our values, are not negotiable, and we will not form any kind of government or coalition with this party. peter altmaier, it is very hot and very noisy in here. thank you so much. thank you and good evening. julia ebner is with the institute for strategic dialogue. she has written about nationalist published movements across europe. can i pick up a point from peter altmaier. he talks about the arrival of the afd being normalisation in german politics, is that right or is it something more sensitive. i think so. i think the arrival of this party has signalled the normalisation of far right parties that was not seen in the post—war period. i think that is the most worrying part about this, the afd has managed to fill a vacuum between the very extreme fringe, membership came at a social cost, and the political establishment that was considered politically over—correct. to what extent do you think
they learned this, in the sense of running an effective campaign across all platforms —— do you think they earned this? it is clear they have managed much better than other parties to pick up people where they are coming from, to address legitimate grievances about the immigration crisis. also they ran an incredible online campaign that has worked. there hasn't been anything challenged by the mainstream political parties. they brought nearlyi million more voters to the polls apparently. that's correct. i would say some of the tactics they applied almost a bit over the top. i think they've managed to manipulate some of the voters from other filter bubbles into voting for the afd and that is something we saw
in their very targeted campaigns. thank you very much, julia. coming here over the past couple of yea rs, coming here over the past couple of years, one of the things that has been clear to me is that the alternative for deutschland grew by shifting its political ground. initially, they were very strong on theissue initially, they were very strong on the issue of greek debt, the euro, ringing back the deutsche mark. they we re ringing back the deutsche mark. they were a party of technocrats. of course, the migration crisis gave them new avenues. to discuss those, i'm joined by the deputy leader, beatrix von storch. your deputy chairman walked out saying the party was anarchic. hard to argue with that. we were not happy about this but this one. this is one leaving,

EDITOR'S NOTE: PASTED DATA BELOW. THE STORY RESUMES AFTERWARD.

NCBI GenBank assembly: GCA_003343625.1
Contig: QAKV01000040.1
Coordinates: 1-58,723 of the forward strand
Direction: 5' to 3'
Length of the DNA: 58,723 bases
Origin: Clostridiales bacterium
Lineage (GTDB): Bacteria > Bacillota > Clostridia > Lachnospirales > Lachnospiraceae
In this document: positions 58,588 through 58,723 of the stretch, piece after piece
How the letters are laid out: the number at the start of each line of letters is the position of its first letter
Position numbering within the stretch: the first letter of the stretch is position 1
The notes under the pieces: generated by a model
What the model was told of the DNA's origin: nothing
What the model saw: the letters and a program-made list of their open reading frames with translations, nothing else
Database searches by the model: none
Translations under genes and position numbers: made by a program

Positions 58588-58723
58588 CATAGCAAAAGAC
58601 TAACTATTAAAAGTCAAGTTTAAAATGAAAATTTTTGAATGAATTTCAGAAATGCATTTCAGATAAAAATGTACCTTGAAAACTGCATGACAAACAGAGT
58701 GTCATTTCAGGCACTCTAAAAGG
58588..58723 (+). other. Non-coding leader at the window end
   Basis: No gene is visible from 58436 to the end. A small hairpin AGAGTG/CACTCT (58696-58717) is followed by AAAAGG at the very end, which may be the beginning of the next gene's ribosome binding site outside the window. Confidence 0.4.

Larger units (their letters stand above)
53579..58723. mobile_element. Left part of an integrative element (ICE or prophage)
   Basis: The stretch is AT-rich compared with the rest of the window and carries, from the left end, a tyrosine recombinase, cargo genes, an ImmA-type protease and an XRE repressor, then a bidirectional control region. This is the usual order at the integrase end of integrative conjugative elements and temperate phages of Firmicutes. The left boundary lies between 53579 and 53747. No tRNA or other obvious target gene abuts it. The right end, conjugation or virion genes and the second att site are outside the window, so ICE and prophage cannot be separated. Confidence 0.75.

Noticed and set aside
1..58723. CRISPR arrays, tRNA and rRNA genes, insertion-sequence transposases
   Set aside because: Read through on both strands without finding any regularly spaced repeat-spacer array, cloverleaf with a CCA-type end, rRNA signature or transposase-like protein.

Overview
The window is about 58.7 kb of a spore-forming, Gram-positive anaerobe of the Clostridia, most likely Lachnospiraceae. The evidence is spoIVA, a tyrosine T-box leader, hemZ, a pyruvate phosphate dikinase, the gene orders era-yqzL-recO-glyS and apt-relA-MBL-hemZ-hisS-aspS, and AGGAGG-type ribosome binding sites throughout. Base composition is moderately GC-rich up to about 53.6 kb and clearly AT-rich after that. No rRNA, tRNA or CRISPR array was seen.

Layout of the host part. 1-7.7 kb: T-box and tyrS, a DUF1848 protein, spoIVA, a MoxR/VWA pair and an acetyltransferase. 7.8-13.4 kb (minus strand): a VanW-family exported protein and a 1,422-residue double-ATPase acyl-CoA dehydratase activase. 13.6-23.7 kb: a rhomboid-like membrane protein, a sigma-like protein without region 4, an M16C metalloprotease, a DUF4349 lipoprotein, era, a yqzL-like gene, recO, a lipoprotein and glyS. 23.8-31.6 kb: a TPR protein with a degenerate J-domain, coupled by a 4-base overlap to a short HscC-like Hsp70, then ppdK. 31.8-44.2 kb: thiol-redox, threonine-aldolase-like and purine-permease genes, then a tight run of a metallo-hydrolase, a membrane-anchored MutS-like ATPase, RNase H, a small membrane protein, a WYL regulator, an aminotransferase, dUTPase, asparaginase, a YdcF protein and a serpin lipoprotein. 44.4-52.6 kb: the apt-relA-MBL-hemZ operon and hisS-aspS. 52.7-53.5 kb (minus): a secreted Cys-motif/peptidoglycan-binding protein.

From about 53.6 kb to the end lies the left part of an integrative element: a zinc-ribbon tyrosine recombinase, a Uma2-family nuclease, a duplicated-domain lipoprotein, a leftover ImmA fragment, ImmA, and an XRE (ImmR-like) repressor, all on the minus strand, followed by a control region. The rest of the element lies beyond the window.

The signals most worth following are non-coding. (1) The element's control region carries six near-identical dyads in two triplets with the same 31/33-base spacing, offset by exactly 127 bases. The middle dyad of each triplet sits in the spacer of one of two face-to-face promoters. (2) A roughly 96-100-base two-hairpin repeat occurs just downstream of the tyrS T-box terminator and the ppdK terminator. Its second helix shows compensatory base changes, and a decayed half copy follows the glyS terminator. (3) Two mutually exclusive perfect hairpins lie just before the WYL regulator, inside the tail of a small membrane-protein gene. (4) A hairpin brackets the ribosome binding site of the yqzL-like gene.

we have seen others leaving, i don't think there are many to follow and we keep track, we've got a huge responsibility now because with 5 million voters give their votes to us because they want to have a change on political issues. is your party mature enough to deal with that platform? you've got all sorts of people in there, some of whom, with statements very different to that of a national platform. we are a young party, we are making mistakes, that is very clear. we were founded four years ago, we are going through a process, but we have a clear purpose, why we're here. there is a clear reason why people are us into the parliament. there is a clear reason why people are voting us into the parliament. there are major topics not tackled by the government. not only migrants and in islam, but also, this is something people do not see their opinion represented on anymore. one of the things the chairwoman
said as she went was she wanted to get involved in the practical business of government. your leader has said more or less we are here to give a clearer opposition, to disrupt. are you interested in forming coalitions or are you simply here to put those agenda items on the platform and cause noise? we will cause noise because we are putting those issues on the platform but it is clear that in some time we want to be part of a government. now it's very clear that we are the opposition voice. we are not favouring letting in millions of illegal migrants into our country, we are not in favour of islamisation. we don't want ever closer union. we saw that poster today about islam. it says islam does not belong in germany.
how can you call yourself a patriotic german and say something that runs counter to the constitution which guarantees freedom of belief? freedom of belief is very clear, but islam in most interpretations is claiming political power because sharia law is not part of our... but the poster is not about sharia law. it says islam doesn't belong in germany. we would want them to distance themselves from sharia law and everything would be fine. but they are not doing so. it does not fit with us. we have a separation between the state and religion and this is not something that exists in islam. it is not only regulating the personal belief but also claiming political power. this is not what goes together with our values. one thing that has been